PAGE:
Clinical Psychology

Programme courses

The MSc Mental Health in Children and Young People: Psychological Approaches offers a range of courses that assist you in developing a critical knowledge base of interacting factors relating to mental health from infancy through to young adulthood.

The MSc comprises 180 credits. Students must undertake 120 credits from core and option courses (20 credits per course). The dissertation comprises 60 credits. A 20-credit course entails about 200 hours study, with 20-25 hours of this being taught. Online courses have less formal teaching time but more overall contact time with tutors. Class sizes vary for individual courses but are usually in the range of 12-48.  You should be aware that  the timetable for 2020-21 will not be finalised until April 2020, so there may be some change to the courses available in any given semester. Students undertake 60 credits (3 courses) in semester 1 and 60 credits in semester 2.

Semester 1 courses (as previously offered)

Students must take Research Methods in Applied Psychology OR Inferential Statistics in Applied Psychology OR both

Applied Developmental Psychopathology

Research Methods in Applied Psychology 

Typical and Atypical Development 

Semester 2 courses

In Semester 2, students take 3 from the following option courses -

Attachment, Wellbeing and Mental Health 

Evidence-Based Psychological Interventions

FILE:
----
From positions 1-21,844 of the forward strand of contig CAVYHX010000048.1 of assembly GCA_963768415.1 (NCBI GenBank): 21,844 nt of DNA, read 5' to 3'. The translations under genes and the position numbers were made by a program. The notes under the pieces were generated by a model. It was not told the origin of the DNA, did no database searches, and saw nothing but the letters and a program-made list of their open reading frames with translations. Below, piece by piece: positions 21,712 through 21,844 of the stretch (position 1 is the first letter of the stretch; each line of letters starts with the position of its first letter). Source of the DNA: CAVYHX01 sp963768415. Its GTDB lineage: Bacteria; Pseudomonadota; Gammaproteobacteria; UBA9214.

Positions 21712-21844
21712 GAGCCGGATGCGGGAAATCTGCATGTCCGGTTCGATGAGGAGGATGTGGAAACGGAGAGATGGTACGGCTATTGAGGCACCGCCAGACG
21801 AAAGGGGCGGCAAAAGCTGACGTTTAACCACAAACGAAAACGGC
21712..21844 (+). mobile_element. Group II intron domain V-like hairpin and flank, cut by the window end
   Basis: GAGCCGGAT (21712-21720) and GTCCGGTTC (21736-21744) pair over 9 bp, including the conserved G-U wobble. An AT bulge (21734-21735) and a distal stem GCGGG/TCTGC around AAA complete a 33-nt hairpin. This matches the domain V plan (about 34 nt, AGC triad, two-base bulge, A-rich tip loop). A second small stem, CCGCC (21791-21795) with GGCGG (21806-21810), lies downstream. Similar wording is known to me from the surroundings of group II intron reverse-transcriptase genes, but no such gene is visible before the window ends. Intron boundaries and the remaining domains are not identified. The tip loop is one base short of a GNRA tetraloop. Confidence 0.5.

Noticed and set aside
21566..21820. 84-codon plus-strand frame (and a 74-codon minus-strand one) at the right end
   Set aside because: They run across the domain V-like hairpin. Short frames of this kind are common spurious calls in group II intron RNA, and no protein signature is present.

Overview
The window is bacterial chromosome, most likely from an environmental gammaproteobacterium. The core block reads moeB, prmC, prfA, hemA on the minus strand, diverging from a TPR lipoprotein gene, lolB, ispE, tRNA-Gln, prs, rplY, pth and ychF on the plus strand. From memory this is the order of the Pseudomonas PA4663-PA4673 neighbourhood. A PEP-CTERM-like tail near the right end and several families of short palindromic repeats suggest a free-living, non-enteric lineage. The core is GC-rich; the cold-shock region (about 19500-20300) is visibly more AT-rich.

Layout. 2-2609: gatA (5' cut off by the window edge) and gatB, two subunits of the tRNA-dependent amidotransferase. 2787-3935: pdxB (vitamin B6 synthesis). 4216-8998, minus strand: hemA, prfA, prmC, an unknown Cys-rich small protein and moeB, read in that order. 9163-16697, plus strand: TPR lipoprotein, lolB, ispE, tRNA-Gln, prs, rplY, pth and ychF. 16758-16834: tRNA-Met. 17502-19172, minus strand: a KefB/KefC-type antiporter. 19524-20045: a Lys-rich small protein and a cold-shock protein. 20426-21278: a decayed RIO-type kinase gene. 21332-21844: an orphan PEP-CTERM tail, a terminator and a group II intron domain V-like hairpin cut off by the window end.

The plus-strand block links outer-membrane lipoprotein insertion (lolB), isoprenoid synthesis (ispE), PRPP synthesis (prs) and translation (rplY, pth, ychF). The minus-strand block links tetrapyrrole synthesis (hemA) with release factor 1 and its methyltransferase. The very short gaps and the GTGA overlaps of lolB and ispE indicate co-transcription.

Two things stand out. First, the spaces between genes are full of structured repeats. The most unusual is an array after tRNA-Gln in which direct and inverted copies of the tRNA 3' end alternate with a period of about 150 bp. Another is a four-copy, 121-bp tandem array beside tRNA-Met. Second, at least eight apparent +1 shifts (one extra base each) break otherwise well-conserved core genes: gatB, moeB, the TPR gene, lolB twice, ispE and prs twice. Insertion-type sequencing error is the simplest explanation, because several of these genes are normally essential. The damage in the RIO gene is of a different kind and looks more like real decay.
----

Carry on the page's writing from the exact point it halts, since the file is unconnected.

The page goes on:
Inferential Statistics in Applied Psychology

Parenting: Theory & Practice*

* Will not be offered in the academic year 2021-22


You can also opt to take online courses from the MSc Mental Health in Children and Young People:Psychological Approaches (online) programme:

Social Inequality and Child and Adolescent Mental Health (semester one)

Trauma & Resilience in a Developmental Context (semester two)

Critical Psychology and Child Mental Health (semester two)



All MSc students complete a dissertation comprising 60 credits. Supervisors are generally assigned towards the end of the first semester so that students can begin working on their dissertation from the second semester onwards. The dissertation can take the form of an empirical study, systematic review or meta-analysis. Students are assigned a dissertation supervisor from teaching staff within the department. Students commonly work in pairs or small groups with their supervisor on a project outlined by staff within the department. Peer support is therefore available during the data collection/analysis stage. Students then write up their dissertations as an independent piece of work.  The dissertation allows students to develop research skills whilst working within an area of expertise aligned to supervisor interest. Many of students present work from the dissertation at local and International conferences, and several dissertations from the programme have resulted in a peer-reviewed publication.  


Each course has at least one formative assessment to enable you to receieve feedback on your progress. Assessment on the programme is varied and includes essays, group projects and case studies. There are no examinations.